Active neutralisation and amelioration of acid mine drainage with fly ash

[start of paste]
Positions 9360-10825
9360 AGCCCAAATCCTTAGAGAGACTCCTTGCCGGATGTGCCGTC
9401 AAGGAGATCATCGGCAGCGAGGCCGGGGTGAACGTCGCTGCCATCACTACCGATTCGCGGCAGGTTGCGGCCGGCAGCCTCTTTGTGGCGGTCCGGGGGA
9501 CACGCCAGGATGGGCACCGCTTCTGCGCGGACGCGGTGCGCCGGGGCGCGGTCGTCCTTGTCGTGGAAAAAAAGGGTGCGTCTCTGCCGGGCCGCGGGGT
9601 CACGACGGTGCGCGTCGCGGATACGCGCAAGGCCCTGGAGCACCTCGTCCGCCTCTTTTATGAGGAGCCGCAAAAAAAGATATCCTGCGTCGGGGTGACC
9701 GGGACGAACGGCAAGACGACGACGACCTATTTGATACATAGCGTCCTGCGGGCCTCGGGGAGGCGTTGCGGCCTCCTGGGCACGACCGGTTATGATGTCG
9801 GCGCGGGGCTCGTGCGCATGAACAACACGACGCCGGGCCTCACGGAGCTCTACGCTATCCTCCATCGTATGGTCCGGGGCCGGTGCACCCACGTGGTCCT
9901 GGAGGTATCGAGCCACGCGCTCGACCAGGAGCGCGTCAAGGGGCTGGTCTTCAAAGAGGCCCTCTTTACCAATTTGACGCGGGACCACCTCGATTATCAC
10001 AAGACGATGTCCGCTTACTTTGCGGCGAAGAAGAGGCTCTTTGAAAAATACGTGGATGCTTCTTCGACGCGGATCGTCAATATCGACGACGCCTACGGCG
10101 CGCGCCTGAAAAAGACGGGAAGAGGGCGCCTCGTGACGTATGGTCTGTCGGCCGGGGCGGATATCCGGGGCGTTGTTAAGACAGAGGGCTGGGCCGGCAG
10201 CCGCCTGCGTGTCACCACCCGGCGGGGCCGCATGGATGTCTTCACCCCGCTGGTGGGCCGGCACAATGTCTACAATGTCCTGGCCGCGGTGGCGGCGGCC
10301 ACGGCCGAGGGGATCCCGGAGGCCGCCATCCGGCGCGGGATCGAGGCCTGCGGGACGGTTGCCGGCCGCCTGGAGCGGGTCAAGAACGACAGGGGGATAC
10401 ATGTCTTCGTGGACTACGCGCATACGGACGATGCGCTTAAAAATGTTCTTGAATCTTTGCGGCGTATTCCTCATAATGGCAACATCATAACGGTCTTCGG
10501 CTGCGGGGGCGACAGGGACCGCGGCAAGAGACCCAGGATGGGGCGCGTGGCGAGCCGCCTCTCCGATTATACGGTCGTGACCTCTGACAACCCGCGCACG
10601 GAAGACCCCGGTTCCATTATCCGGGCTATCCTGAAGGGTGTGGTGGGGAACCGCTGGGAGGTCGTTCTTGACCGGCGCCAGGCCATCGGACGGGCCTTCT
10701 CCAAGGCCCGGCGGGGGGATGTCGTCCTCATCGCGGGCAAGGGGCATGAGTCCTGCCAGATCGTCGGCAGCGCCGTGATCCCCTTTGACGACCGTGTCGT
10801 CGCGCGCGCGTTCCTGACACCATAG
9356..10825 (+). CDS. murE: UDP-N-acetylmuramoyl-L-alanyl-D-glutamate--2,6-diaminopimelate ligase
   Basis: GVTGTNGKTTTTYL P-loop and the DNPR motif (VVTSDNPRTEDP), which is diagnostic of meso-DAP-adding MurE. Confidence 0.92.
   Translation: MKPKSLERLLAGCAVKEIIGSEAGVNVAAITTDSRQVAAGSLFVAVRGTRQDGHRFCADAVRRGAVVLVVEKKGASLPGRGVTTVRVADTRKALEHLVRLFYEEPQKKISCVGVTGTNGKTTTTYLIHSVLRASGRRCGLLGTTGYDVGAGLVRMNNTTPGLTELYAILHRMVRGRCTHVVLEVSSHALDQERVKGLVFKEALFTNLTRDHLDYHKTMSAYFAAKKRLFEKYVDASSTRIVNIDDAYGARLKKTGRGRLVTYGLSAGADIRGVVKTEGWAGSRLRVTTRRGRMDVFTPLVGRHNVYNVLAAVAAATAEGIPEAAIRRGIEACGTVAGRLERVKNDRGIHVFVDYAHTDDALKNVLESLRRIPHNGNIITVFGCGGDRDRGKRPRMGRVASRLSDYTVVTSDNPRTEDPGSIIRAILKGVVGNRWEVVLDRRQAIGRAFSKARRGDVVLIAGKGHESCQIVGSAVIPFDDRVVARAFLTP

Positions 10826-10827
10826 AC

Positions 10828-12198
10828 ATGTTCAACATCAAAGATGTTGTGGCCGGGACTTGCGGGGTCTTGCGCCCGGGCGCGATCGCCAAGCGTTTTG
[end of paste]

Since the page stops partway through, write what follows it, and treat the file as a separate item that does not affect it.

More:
Due to the constraints being placed on water resources and a drive for major industries to recycle waste water, improved and cheaper water treatment technologies are being investigated. During mining, pyrite (FeS2), a mineral naturally occurring in the earth’s structure, becomes oxidised when exposed to oxygen and water, resulting in the release of hydrogen ions, sulphate ions and metal cations. Coal mining operations, located in one of the largest coalfields in the country, in Mpumalanga province, is a major contributor to the generation of acid mine drainage (AMD) and is estimated to produce 360 Ml/d after closure of the entire Mpumalanga Coalfields. Commonly applied chemically treatment processes for AMD involve the use of limestone to neutralise the AMD, however elevated sulphate concentrations persist in the neutralised water. Membrane and ion exchange technology are more successful in attenuating sulphate in AMD; however, they are often complex and have exorbitant capital and operating costs. Universally, fly ash has been applied for the treatment of AMD primarily in passive treatment systems. Passive treatment technologies require little or no operation and maintenance e.g. constructed wetlands and anoxic limestone drains. However, with specific reference to AMD treatment, passive treatment systems require long retention times and greater space as well as provide uncertain treatment efficiencies. Recent research has demonstrated the potential to apply fly ash in active treatment systems for AMD treatment and amelioration. Active treatment technologies make use of some chemical addition or advanced technology e.g. membrane technologies and ion exchange resins. Whilst active treatment technologies are often more expensive than passive treatment systems, active treatment occurs at a faster rate and treatment efficiencies are more controllable and effective. This study investigated the potential of fly ash to actively neutralise and ameliorate or improve the quality of AMD at beaker and large scale with special attention given to sulphate attenuation. The results of the investigation were compared to data of state-of-the-art treatment technologies, obtained from literature. These included chemical treatment, membrane treatment, ion exchange and biological treatment systems. A comparative study was conducted to ascertain the feasibility of fly ash versus the commonly used limestone treatment technology. Fly ash and AMD samples were characterised by standard analytical methods for selection of the test materials. Active treatment by means of mixing fly ash with AMD in beakers and a large tank at pre-determined ratios have shown that fly ash is capable of neutralising AMD and increasing the pH beyond neutral values, which optimises the removal of heavy metals and ions. The trend was: the more fly ash added the quicker was the reaction time and higher the pH values achieved. Iron was reduced by as much 99 % in beaker scale experiments via Fe(OH)3 precipitation at pH values >4.0. A 99 % decrease in aluminium concentration was observed which was attributed to the precipitation of primarily gibbsite and various other mineral phases at pH values >5.5. As the pH increases, sulphate is adsorbed via Fe(OH)3 and gypsum precipitation at elevated pH. Sulphate attenuation with fly ash was excellent, achieving 98 % attenuation with beaker scale experiments and 1:1 fly ash:AMD ratio. Sulphate attenuation with fly ash was comparable to membrane and ion exchange systems and exceeded the performance of limestone treatment. Except for the larger volumes of fly ash needed to neutralise the AMD, fly ash proved to be a feasible and cost efficient alternative to limestone treatment. Fly ash produced competing results to limestone concerning acidity removal and sulphate attenuation. The comparison highlighted the advantages of utilising fly ash in comparison to limestone and demonstrated its cost effectiveness. The results of this study have shown that fly ash could be successfully applied for the neutralisation of acid mine drainage (AMD) and effectively attenuate the sulphate load in the treated water. The critical parameters to this technology are the variations of chemical composition and mineralogy of fly ash, which could influence the pH, contact time of the neutralisation reaction, and the same is true if the AMD quality varies.